Paris, France — In 1876, Blanche Monnier was a striking 25-year-old woman from a wealthy Parisian family. Life was good for the young socialite. She was in a whirlwind romance with a lawyer with whom she fell in love, and there was talk of marriage in the near future.
However, her mother didn’t approve of the relationship. She vehemently scolded Blanche for choosing a lawyer that was relatively unsuccessful . Then the mystery began — Blanche suddenly disappeared and was never seen or heard from again for the next 25 years.
Her disappearance initially sparked rumors of the wealthy well-connected family’s involvement, but this soon faded as the years passed by.
Then in 1901, the Paris Attorney General was anonymously given a letter stating:
” Monsieur Attorney General: I have the honor to inform you of an exceptionally serious occurrence. I speak of a spinster who is locked up in Madame Monnier’s house, half starved, and living on a putrid litter for the past twenty-five years – in a word, in her own filth…”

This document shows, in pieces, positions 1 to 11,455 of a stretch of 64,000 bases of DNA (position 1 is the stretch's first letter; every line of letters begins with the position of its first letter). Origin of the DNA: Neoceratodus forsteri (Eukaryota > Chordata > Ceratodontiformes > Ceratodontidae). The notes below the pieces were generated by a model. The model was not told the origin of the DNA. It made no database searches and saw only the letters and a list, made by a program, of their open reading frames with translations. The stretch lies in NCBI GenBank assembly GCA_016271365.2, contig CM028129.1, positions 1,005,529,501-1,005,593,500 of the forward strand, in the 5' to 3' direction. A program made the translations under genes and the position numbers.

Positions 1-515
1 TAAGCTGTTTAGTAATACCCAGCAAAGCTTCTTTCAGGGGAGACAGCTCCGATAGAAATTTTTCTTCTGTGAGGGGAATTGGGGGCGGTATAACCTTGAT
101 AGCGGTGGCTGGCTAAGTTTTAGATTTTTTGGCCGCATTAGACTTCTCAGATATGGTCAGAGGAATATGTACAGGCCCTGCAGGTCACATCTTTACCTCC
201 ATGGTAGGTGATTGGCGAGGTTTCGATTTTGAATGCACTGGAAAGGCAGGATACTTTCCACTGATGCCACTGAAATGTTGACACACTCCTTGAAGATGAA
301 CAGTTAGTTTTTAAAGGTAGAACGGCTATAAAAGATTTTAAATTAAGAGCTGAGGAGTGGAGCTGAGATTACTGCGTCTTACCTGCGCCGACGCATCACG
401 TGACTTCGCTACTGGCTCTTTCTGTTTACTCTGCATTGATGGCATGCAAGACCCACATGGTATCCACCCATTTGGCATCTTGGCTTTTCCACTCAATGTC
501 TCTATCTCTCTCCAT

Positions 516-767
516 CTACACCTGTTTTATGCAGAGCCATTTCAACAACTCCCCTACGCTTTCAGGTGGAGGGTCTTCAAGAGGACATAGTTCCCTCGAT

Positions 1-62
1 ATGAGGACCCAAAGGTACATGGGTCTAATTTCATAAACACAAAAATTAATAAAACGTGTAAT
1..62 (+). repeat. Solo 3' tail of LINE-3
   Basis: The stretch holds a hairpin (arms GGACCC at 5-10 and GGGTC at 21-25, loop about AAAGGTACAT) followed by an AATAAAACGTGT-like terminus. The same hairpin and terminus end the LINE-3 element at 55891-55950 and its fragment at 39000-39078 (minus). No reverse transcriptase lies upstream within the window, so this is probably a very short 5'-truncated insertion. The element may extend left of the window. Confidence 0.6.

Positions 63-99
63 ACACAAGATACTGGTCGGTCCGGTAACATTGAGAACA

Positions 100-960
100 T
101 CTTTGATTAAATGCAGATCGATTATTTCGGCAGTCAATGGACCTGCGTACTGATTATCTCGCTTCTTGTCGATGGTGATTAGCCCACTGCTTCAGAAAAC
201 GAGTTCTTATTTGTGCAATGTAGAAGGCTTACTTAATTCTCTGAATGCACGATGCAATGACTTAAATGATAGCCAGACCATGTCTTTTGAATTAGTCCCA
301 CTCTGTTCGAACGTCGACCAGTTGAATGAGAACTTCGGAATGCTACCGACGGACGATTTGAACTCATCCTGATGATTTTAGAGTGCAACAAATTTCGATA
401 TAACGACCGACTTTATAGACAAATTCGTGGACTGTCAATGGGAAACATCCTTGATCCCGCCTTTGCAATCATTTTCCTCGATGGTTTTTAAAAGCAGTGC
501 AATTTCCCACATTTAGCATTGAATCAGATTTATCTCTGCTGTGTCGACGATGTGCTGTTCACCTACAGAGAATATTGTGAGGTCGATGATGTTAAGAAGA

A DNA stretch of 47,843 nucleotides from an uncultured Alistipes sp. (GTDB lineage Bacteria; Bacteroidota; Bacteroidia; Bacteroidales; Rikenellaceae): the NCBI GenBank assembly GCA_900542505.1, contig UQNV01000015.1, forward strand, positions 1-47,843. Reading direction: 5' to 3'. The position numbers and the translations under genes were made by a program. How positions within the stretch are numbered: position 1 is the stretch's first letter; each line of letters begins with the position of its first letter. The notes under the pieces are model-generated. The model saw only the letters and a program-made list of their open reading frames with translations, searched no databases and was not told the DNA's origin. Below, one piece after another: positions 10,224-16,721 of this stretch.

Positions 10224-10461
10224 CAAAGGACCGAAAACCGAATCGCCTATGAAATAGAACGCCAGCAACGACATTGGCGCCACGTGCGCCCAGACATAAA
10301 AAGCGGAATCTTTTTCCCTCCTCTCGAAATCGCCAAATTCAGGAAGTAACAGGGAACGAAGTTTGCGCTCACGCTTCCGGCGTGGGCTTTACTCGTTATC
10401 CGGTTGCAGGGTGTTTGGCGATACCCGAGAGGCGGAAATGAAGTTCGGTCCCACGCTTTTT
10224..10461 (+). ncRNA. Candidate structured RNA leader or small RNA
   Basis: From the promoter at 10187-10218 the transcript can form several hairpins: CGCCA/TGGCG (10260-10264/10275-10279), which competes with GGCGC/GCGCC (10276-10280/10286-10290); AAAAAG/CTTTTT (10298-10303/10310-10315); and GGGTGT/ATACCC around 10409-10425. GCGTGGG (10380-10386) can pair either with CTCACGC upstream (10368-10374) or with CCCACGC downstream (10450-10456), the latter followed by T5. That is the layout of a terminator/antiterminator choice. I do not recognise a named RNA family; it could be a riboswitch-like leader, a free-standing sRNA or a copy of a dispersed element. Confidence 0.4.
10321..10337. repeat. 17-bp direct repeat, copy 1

Police forcefully entered the Monnier residence and demanded that the family open a padlocked door. And it was there that they found Blanche, locked in this shuttered bedroom for the last 25 years by her own mother and brother.
The excerpt below was taken from the police report:
“We immediately gave the order to open the casement window. This was done with great difficulty, for the old dark-colored curtains fell down in a heavy shower of dust. To open the shutters, it was necessary to remove them from their right hinges. As soon as light entered the room, we noticed, in the back, lying on a bed, her head and body covered by a repulsively filthy blanket, a woman identified as Mademoiselle Blanche Monnier. The unfortunate woman was lying completely naked on a rotten straw mattress. All around her was formed a sort of crust made from excrement, fragments of meat, vegetables, fish, and rotten bread. We also saw oyster shells and bugs running across Mademoiselle Monnier’s bed. The air was so unbreathable, the odor given off by the room was so rank, that it was impossible for us to stay any longer to proceed with our investigation.”
Blanche was only fed scraps from her mother’s plate and was forced to live in her own excrement and filth. She had no one to talk to except the rats that gathered in the filth of her upstairs room that was her prison. She was 49 years old when she was rescued and weighed a mere 55 pounds.
Blanche suffered irreversible emotional damage from her ordeal, and spent the remaining 12 years of her life in psychiatric care until she died in 1913.